Vietnam Memorial honors war veterans

WASHINGTON, D.C.— Walking down the path that runs parallel to the polished black granite wall that is the heart of the Vietnam Veterans Memorial, there exists an angle about half way down where it is hard not to notice that one wing of the wall points directly at the towering Washington Monument, and the other wing points directly at the Lincoln Memorial.

As the descent continues, however, the skyline and buildings of the National Mall fade away and the wall and its patrons become isolated— set off and secluded from their busy metropolitan surroundings.

A statue that is part of the Vietnam Veterans Memorial on the National Mall in Washington, D.C. (Photo by Nayda Verier-Taylor).

When 20-year-old Yale architecture student Maya Ying Lin conceived the design of the memorial, she had two primary objectives: to make the memorial be about the veterans, their service and their lives and not about politics. She sought to keep the design simple so that everyone would be able to respond and remember. Since its completion in 1982, it has done just that.

Paul Kozek, who has been active in the Navy for 17 years, is one of more than 20 part-time volunteers that give their time talking with and guiding visitors through the memorial—especially the wall.

“In the 18 months that I have worked here, of the three components of the memorial—the wall of names, the Three Servicemen Statue and the Vietnam Women’s Memorial– the one thing that every visitor remarks on is [the wall] and its simplicity. Part of its appeal is certainly its ‘show, don’t tell’ design,” Kozek said.

Today the wall boasts an overwhelming 58,254 names, each one representing a fallen soldier who died between 1961 and 1973. They are positioned in chronological order of date of death, giving each name a defined place in history.

“The names are the essence of the memorial—they dominate everything. At the middle, you feel like you’ve disappeared and are alone with the wall and its names,” Kozek said.

On any given day, people from all walks of life come to visit. Today, a recent graduate from the U.S. Naval Academy has come with some of her classmates to remember those who served before her. A boy of about nine runs up and down the wall trying to locate a name for his school group’s scavenger hunt. When he finally finds it, Kozek helps him make a “rubbing” of the name on a special piece of paper.

Visitors to the Vietnam Veterans Memorial take a name “rubbing” as a keepsake of their trip (Photo by Nayda Verier-Taylor).

Down towards the end of the wall, a little girl places a note to the grandfather she never met at the foot of the wall where his name is etched while her father weeps quietly. The scene is dramatic, but serene.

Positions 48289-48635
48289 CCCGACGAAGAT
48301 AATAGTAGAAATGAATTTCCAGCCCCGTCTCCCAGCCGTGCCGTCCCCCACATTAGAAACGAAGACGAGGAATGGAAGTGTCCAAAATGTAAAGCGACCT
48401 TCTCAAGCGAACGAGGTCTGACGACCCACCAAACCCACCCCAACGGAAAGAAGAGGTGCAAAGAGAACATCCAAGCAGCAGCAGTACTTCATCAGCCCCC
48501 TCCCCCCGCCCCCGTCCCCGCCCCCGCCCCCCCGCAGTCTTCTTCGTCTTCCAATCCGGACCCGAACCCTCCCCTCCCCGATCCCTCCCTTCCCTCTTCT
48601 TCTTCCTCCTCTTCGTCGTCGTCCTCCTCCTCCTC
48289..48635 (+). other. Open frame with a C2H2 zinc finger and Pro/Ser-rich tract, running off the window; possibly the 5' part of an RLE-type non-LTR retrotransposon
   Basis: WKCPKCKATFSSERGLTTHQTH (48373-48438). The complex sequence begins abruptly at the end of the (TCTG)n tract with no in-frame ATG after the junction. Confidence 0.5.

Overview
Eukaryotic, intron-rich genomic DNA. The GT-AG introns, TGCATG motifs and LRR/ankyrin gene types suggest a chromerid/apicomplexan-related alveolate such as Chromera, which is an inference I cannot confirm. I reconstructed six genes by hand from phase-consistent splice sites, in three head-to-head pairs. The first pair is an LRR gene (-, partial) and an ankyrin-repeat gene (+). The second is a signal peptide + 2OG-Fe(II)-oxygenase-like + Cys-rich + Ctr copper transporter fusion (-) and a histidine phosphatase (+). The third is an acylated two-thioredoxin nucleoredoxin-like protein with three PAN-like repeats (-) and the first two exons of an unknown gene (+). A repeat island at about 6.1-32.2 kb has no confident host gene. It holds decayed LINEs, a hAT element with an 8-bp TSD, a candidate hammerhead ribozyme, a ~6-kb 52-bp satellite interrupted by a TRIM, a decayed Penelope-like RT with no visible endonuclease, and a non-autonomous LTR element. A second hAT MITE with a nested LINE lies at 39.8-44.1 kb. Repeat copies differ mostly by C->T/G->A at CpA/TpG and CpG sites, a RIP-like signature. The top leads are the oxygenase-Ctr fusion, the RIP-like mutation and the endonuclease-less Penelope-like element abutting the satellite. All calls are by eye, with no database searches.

When the memorial was dedicated 25 years ago, it symbolized a homecoming for many veterans who, although they had returned home many years before, had never received closure under such bittersweet circumstances.

Dr. Scott Fairchild, a retired U.S. Army psychologist and a recognized authority on Post Traumatic Stress Disorder (PTSD), believes that the memorial serves as a path to reconciliation and healing and an end to the controversy and division that clouted the Vietnam War and those who fought in it.

“It honors the service members who gave their lives in one of the most mismanaged misadventures in our history,” Fairchild said. “It is a tribute to [the soldiers’] brothers, a place of contemplation for their friends and family members and it takes on added significance due to the lack of a ‘welcome home’ that they received.”

For Memorial Day weekend 2007, Fairchild—who is the president of Welcome Home Vets, Inc.—will travel to Washington, D.C., to witness more than 15,000 veterans on motorcycles who will cross the Potomac Bridge, two by two to arrive at the memorial.

“As they cross the bridge, there will be a Marine in full uniform, standing in the center of the road, saluting them, with a sign at his feet [that says] ‘Welcome Home’,” Fairchild said.

Each visitor’s connection to the Vietnam Veterans Memorial varies. Originally, it was intended for those who served but, over the last two decades, the memorial has impacted those who have no connection to the Vietnam War whatsoever.

Even for those who are younger and who view Vietnam as a piece of history found only in their high school textbooks, the memorial evokes many emotions.

A schoolgirl’s note to Vietnam veterans thanking them for their service to their nation (Photo by Nayda Verier-Taylor).

“Visiting this place always makes people more aware of the impact of war. Especially when our nation finds itself at war once again. It really demonstrates the price of war— a price that is paid in human lives,” Kozek said.

Just as the Vietnam War interrupted life for all Americans, so too does it interrupt the landscape of the National Mall. Just as the war plunged into a seeming abyss of death and terror, so too does the wall as each panel bears more and more names. And finally, just as the war came to an end, the wall symbolically fades up to the other side and rejoins the familiar plane of American life.

“When visitors reach the end of the wall they are left to reflect on what they have seen, as if they have emerged from a deep, somber meditation,” Kozek said. “They haven’t been told what to think or how to feel, nor do they need to be. The names speak for themselves as their fallen owners can no longer speak.”


If You Go

  • Hours: Daily, 8 a.m. to midnight (closed on Christmas Day).
  • Admission: Free.
  • Address: 900 Ohio Dr., SW, Washington, D.C., 20024.
  • Phone: 202-426-6841.
  • Web site:
  • Facilities: Bookstore, restrooms, concessions.
  • Transport: Accessible via the Foggy Bottom Metro Station.

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